I never saw the RS-35 that I remember (I think I may have actually at a convention once, but wasn't sure if it was an RS-25 or RS-35), but from what other posters that owned it said, it shouldn't make much difference. The RS-40/RS-45 might actually be a little better at motion (neither are the best at this though). As far as sharpness, again luck of the draw most likely. With an RS-35 you were more likely to get a sharper unit because it was hand-picked supposedly by JVC, but I think the newer batch of JVC's (RS-40 onward) are generally sharper on average than the older batch by default (from what I've seen). So either way it's impossible to say. What I can say is all the RS-40's and RS-45's were sharper than the RS-20's I've seen.

That said, at least with the recent JVC's I've seen, they beat all the Epson's I've seen and all recent LCD's on sharpness, and even beat some cheaper DLP's. So being the sharpness junkie that I am, the RS-45 was the first non-DLP I thought that crossed the barrier of being so sharp it didn't matter much anymore. Any sharper would really only benefit a tiny bit in HTPC (but maybe 10% max IMHO, and even then it doesn't matter to me).



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for both one projector or dual stacks

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post #28 of 29 Old 07-20-2012, 06:14 PM - Thread Starter
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Thanks CG for the awesome feedback. If you don't mind me asking, how do you think the 40 compares to the 45? The B stock 40 is about $400 less. In a light-controlled environment, does the few more lumens in the best mode of the 45 make a practical difference? Also, does the lamp issue concern you or do you think it's kind of blown out of proportion?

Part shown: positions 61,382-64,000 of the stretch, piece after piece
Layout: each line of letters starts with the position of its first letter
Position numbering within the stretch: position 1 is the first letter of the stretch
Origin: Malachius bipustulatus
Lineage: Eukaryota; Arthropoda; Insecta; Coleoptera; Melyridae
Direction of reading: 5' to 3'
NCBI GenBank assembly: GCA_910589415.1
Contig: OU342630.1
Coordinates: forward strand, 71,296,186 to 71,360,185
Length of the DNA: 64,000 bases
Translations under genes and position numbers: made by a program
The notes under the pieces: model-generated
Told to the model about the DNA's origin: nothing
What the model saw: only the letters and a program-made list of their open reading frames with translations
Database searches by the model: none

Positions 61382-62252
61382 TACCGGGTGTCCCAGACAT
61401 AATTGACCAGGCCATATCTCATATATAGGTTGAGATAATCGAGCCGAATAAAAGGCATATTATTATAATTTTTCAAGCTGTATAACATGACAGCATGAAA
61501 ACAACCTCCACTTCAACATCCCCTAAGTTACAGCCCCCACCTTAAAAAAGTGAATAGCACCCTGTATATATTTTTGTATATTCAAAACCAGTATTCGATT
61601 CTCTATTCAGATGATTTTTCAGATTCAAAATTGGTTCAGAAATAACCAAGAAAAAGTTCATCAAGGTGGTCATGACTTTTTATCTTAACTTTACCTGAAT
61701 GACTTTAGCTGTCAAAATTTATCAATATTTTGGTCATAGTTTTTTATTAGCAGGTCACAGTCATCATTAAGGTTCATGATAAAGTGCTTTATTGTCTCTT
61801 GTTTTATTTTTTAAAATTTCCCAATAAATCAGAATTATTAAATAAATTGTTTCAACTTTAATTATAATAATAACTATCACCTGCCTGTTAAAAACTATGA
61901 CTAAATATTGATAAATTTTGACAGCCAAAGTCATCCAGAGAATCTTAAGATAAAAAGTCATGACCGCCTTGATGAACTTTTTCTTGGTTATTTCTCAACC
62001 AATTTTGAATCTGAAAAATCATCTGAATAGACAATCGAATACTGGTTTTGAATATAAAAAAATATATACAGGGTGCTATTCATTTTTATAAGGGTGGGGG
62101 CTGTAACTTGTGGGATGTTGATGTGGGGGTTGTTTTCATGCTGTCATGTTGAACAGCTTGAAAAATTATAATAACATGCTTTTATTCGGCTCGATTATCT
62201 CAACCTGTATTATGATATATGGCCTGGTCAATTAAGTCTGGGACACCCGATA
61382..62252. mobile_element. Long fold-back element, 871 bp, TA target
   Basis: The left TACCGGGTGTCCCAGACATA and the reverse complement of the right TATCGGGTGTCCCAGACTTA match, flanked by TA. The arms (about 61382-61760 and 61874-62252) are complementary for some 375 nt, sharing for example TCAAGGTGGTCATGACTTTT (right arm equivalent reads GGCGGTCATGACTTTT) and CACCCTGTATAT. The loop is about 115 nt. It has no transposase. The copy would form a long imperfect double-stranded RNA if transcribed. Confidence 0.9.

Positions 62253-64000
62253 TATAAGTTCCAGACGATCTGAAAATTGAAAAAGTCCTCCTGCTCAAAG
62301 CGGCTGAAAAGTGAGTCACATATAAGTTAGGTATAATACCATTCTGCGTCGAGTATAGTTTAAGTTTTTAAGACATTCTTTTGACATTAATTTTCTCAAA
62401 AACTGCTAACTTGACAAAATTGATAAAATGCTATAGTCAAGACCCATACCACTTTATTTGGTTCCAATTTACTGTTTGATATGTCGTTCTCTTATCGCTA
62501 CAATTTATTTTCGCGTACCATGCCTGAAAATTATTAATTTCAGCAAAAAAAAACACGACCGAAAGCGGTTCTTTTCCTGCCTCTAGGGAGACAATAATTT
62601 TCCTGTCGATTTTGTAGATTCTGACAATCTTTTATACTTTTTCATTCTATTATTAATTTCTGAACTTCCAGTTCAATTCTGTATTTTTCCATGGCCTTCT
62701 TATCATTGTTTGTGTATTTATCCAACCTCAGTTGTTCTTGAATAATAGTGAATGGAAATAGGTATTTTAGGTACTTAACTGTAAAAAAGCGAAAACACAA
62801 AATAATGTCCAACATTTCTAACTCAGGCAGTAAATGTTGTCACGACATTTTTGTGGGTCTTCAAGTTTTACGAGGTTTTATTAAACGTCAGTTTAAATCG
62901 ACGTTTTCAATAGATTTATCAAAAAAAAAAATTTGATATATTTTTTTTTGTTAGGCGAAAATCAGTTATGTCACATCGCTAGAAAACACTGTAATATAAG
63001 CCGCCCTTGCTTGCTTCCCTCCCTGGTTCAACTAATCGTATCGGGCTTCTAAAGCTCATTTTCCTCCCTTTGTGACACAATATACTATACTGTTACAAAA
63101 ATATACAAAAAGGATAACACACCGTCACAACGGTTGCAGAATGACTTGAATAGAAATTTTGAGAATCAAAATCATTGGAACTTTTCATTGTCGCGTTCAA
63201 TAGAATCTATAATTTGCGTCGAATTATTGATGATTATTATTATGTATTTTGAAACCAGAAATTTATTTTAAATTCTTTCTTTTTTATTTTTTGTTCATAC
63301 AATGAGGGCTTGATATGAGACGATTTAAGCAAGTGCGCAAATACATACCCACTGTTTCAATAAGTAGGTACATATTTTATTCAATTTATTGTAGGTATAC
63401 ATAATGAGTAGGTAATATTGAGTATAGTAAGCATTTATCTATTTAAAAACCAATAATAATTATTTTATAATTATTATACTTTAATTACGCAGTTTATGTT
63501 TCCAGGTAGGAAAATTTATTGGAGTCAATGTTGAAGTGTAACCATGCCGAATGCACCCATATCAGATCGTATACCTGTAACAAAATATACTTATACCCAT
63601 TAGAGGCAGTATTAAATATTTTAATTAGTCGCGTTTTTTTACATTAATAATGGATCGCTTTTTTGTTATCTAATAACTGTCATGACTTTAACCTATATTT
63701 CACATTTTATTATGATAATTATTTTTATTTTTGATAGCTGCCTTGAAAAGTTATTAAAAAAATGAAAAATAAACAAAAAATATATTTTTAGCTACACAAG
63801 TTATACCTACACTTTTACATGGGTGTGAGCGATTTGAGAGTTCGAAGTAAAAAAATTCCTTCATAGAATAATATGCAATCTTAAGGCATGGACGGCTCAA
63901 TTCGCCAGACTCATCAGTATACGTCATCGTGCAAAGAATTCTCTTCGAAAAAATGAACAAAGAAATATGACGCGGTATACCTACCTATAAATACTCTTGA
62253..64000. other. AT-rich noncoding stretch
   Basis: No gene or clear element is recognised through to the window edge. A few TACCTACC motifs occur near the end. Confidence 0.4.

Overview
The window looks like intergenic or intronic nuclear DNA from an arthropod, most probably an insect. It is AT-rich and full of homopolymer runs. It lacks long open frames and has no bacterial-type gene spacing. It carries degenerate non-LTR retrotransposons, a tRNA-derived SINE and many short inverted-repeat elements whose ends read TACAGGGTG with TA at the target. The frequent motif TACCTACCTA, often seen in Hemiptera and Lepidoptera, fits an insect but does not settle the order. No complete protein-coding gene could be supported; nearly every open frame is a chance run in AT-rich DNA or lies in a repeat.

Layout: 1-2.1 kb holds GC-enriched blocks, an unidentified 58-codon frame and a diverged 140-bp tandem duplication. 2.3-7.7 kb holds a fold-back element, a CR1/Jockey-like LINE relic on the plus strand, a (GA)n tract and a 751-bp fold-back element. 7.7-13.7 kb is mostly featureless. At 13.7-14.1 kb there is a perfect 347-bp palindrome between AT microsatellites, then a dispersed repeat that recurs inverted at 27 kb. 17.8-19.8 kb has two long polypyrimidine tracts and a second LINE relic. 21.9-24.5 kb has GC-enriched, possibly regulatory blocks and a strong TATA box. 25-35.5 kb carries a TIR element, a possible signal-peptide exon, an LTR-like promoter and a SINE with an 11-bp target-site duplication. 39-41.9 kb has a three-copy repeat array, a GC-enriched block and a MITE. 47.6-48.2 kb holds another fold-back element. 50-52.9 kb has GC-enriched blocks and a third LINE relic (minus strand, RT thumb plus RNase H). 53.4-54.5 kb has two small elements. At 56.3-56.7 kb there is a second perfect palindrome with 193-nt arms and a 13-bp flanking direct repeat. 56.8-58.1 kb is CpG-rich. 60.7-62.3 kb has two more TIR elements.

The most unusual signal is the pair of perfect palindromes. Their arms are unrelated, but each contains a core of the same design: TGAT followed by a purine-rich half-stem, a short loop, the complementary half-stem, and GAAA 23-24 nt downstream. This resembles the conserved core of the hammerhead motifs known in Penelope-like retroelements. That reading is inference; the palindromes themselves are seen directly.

Thanks in advance.

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post #29 of 29 Old 07-20-2012, 07:12 PM
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RS-40 looked identical to me, same sharpness really, same color, same brightness. Theoretically the RS-45 is a tiny tiny bit brighter, but not enough difference to notice in real-world viewing. They are basically the same projector. Some have claimed the RS-40 is better in 3D, but I didn't see a difference (maybe). The RS-40 is an RS-45 without CIH.

Lamp issue is only a big concern if you are a really heavy user and already pushing your budget. AVS will stand behind the lamps on the B-stock units, so I don't see it as a big concern for MOST people.
If you are one of those people that use it all day for work or something (like use it as a monitor), then yah the lamp could be a big deal.